There are other times when I just think of clever titles and record them but it still really comes down to recording my feelings and the inspiration I get from them because I feel it’s the place where I can be the most honest with myself. Sometimes we don’t really want to verbalize our feelings to other people because people might think we’re crazy or we’re doing something wrong or that’s not the way we should be feeling, you know? I like to think that I am usually telling the truth in my songs. 

AH: So many of your songs have strong female protagonists. Is that something that just comes about naturally in your songwriting or do you feel like it’s a direct result of you listening to artists like Patsy Cline or even Shania because a lot of their female characters also tended to be strong?

ACC: It’s interesting that you’ve asked this question. This is one of the first times I’ve heard that question put so specifically. To answer your question, I would have to say that it’s because I write who I need to be at the time. You know, if I need to be strong or if that’s the message that I feel will resonate with other women to have strength and believe in themselves then that is what I will write about in the song. My life, like everybody else’s, is a roller coaster. There are a lot of ups and downs and it is not always rainbows and sunshine. Now, I think that inner strength is something that we all need if you’re male or female but, I identify mostly as a female because that is one of the things that I am. I would say that I’ve always written what I needed to be because I feel that that’s authentic and I feel that that’s what other people may be feeling too. I always try to write about and create the heroes that I want to be.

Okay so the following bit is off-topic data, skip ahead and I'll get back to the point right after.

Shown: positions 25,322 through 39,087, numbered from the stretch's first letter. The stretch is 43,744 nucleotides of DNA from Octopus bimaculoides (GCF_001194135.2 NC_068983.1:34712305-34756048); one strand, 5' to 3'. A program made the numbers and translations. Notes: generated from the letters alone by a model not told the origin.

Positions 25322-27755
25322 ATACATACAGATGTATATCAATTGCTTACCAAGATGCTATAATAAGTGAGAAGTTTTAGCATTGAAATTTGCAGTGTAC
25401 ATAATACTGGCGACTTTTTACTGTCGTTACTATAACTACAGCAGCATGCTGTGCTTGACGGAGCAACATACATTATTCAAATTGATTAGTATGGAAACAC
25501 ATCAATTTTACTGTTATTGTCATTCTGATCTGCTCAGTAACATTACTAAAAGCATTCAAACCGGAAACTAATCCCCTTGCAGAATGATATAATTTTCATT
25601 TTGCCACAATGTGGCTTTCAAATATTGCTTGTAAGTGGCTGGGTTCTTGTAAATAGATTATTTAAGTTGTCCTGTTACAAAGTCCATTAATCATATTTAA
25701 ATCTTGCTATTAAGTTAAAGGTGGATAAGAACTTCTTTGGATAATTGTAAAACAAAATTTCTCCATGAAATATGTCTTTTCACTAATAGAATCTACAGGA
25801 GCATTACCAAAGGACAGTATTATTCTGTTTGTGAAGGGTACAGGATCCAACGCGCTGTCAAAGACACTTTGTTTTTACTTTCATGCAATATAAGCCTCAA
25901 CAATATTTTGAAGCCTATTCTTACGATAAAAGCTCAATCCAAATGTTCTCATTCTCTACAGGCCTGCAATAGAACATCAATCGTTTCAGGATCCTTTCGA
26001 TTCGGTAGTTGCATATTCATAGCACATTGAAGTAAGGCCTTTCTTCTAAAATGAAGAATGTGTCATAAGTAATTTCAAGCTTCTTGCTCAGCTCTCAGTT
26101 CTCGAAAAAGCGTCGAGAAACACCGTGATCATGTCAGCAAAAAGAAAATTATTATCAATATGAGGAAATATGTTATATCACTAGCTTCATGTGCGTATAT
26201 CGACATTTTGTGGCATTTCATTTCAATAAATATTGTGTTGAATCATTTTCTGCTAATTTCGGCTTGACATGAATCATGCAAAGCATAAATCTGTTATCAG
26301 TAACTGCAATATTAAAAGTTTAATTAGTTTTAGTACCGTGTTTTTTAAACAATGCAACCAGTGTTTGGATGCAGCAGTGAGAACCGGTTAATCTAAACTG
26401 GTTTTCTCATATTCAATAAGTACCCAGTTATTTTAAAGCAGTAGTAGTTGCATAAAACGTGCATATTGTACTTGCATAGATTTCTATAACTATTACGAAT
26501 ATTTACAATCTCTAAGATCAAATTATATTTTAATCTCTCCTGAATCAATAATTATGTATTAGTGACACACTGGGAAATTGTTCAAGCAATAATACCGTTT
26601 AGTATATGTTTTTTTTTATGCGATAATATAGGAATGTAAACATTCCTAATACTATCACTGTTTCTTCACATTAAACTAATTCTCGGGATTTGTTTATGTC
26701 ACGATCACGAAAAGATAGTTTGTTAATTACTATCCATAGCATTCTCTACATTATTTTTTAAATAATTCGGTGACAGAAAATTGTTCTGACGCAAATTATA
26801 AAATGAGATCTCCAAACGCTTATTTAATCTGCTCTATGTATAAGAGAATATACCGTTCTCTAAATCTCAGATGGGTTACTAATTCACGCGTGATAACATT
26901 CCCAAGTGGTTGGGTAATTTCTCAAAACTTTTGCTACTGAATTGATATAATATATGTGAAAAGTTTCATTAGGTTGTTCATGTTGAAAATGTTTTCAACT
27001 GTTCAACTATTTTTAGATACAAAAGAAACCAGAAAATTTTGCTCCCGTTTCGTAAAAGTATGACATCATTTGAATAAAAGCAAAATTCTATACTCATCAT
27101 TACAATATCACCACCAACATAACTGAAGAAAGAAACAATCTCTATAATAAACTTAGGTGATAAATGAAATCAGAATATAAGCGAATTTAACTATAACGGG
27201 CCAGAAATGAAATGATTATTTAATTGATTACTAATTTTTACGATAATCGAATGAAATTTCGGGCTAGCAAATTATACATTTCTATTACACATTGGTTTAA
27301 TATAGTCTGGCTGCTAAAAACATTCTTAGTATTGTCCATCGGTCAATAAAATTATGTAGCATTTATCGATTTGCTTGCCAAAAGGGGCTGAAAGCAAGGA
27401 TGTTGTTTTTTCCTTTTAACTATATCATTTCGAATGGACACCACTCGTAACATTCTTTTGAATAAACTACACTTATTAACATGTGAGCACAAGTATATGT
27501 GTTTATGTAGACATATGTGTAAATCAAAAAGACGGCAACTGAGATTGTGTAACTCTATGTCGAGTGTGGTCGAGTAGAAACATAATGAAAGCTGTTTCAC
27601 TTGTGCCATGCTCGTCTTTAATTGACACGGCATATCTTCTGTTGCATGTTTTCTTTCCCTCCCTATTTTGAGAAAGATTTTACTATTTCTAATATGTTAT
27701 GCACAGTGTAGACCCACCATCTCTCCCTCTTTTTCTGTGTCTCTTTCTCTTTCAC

AH: How would you best describe the power of music in our lives and more specifically, what does music mean to you in your life?

ACC: Music honestly has always been a huge presence in my life. I had a very good childhood with very good parents, but you know, things weren’t always perfect. I don’t think anyone’s childhood is perfect. If we’re being very honest and raw with ourselves, none of our lives are perfect. So I always remember using music as a form of escape, whether I needed to be happy in that moment or whether I needed it to feel like I had a purpose when I would use it to entertain people. I think as a whole, music is something for people to identify with emotionally, to help them feel like somebody understands like a friend does. Music has always been a friend to me. It’s always been there as a listening ear, you know? There are so many songs that I can personally remember thinking that this singer or this singer-songwriter really identifies with what I am feeling like right now. So I think in that sense, it’s something that is relatable to all of us, because it helps us cope and it’s an escape.

AH: On your latest album Shine, from earlier this year, how did you approach putting the songs together for the record ? Did you approach it with a theme in mind or did the songs get chosen for the record because it was the best songs you thought you had ready at the time?

ACC: You know, it’s interesting because I’m normally more focused on creating a center topic when it comes to making a record. This particular group of songs for Shine came about over a period of about two to three years and there were a lot of songs for me to choose from when choosing for the record. I ended up selecting the ones that I felt matched up best with each other because I wanted the album to sound cohesive.

I do plan on releasing some of the others that I didn’t use on the album some time in the future because I feel a lot of those songs are strong songs as well. 

With that being said, while a lot of the songs on the album have similar underlying themes, like female empowerment for instance, I can’t tell you that I decided to sit down and say that the album was going to be about one particular thing.I think each song stands on its own and is inspiring on its own and together they just magically got woven together to create the wonderful body of work that is Shine.

AH: On Shine you have a song called “Brand New Pair of Shoes” in which you share a co-writing credit with your late father-in-law Johnny Cash. How did that come about?